Presentation on theme: "+ Food Allergies and the Legal Environment: Case study approach Module 4."— Presentation transcript:
+ Food Allergies and the Legal Environment: Case study approach Module 4
+ Module Content Food Allergen Labeling and Consumer Protection Act of 2004 (FALCPA) Food Allergy and Anaphylaxis Management Act (FAAMA) Americans with Disabilities Act (ADA) Section 504 of the Rehabilitation Act of 1073 Other legal guidance related to food allergies in educational settings State legislation
+ Food Allergen Labeling and Consumer Protection Act of 2004 (FALCPA) Effective as of January 1, 2006 The FALCPA is a public law stating that foods containing an ingredient or protein from a “major food allergen” must bear a label declaring the presence of any allergens. Major food allergens: The Big 8 Allergens are milk, eggs, fish, shellfish, tree nuts, peanuts, wheat, and soybeans (USDA, 2012).
+ Food Allergen Labeling and Consumer Protection Act of 2004 (FALCPA) Detailed requirements of the FALCPA: applies to foods that have FDA labeling regulations, including all foods except poultry, most meats, some egg products, and most alcoholic beverages (USDA, 2012). requires manufacturers to clearly disclose food sources that fall into the category of those that contain major food allergens (USDA, 2012). Added the following to Section 403 of the Federal Food, Drug, and Cosmetic Act
+ Food Allergen Labeling and Consumer Protection Act of 2004 (FALCPA) The following provisions were added to Section 403 of the Federal Food, Drug, and Cosmetic Act: If it is not a raw agricultural commodity and it is or contains/bears a major food allergen: The word “contains” followed by the “name of the food from which the allergen is derived” should be printed directly after or adjacent to the ingredient list (e.g., “Contains milk”). -OR- The major food allergen in the ingredient list should be followed by the “name of the food from which the allergen is derived” in parentheses (e.g., “albumin” (egg)). The species of fish or crustacean shellfish and the type of nut should be provided when the “name of the food from which the allergen is derived” is required (FALCPA, 2004).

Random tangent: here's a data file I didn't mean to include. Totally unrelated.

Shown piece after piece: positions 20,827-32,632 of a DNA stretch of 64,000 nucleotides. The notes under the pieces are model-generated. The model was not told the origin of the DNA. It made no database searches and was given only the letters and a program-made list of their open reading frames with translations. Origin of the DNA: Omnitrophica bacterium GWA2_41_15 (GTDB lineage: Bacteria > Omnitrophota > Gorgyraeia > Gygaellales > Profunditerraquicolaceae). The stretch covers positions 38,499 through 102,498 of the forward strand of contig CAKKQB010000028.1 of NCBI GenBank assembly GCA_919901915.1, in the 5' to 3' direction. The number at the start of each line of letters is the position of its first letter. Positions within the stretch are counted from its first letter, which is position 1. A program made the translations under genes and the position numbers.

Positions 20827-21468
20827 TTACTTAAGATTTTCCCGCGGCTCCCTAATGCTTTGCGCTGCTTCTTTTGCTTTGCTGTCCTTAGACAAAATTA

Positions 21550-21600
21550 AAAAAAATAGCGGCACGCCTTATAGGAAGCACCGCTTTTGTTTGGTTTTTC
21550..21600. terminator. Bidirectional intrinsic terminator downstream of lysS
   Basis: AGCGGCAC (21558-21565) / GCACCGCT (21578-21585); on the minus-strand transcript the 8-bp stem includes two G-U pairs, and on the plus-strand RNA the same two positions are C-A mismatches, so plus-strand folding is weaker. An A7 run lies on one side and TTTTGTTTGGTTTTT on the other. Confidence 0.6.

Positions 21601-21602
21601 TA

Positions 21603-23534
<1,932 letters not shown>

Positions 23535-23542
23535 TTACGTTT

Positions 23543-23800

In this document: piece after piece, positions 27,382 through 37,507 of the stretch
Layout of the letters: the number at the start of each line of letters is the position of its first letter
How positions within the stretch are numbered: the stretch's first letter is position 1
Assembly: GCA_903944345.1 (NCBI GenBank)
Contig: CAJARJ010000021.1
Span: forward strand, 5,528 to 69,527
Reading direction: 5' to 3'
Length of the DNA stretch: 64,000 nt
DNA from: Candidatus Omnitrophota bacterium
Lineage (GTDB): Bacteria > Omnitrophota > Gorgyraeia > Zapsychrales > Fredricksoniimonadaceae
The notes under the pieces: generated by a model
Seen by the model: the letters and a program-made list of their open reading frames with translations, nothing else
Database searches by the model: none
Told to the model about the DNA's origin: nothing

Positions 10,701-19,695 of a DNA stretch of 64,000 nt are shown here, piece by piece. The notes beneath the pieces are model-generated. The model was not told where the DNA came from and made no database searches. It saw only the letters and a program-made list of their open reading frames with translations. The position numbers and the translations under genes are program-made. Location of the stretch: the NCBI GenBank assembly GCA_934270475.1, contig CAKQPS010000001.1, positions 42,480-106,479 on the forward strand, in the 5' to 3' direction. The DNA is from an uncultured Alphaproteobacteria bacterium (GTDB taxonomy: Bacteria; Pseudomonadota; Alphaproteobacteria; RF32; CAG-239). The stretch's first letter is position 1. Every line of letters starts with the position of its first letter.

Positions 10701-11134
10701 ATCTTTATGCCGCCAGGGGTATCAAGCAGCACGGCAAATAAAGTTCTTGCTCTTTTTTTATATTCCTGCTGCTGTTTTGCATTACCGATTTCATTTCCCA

+ Food Allergen Labeling and Consumer Protection Act of 2004 (FALCPA) Any of the eight major allergens present in any amount must be listed, even for ingredients added for colors, flavors, or spices (FARE, 2013). Detailed requirements do not address allergen labeling for products that have been unintentionally exposed to an allergen. The FDA is looking for the best ways to manage labeling that addresses this issue (USDA, 2012). The FDA discourages using statements such as “May contain [allergens]” or “produced in a facility that also uses [allergens].” These statements should not be used in place of good manufacturing practices (USDA, 2012).
+ Food Allergen Labeling and Consumer Protection Act of 2004 (FALCPA) Issues with allergen disclosure: Placing a warning label on the menu is discouraged. Such warning signs may lead health inspectors to believe that a restaurant is trying to make up for poor cleaning practices (Kronenberg, 2012). Excessive use of “may contain” statements is discouraged (Higgins, 2006). Excessive use of such statements may cause consumers with food allergies to ignore ingredient labeling altogether. Such statements elicit uncertainty about manufacturers’ cleanliness, and therefore may discourage potential buyers from purchasing.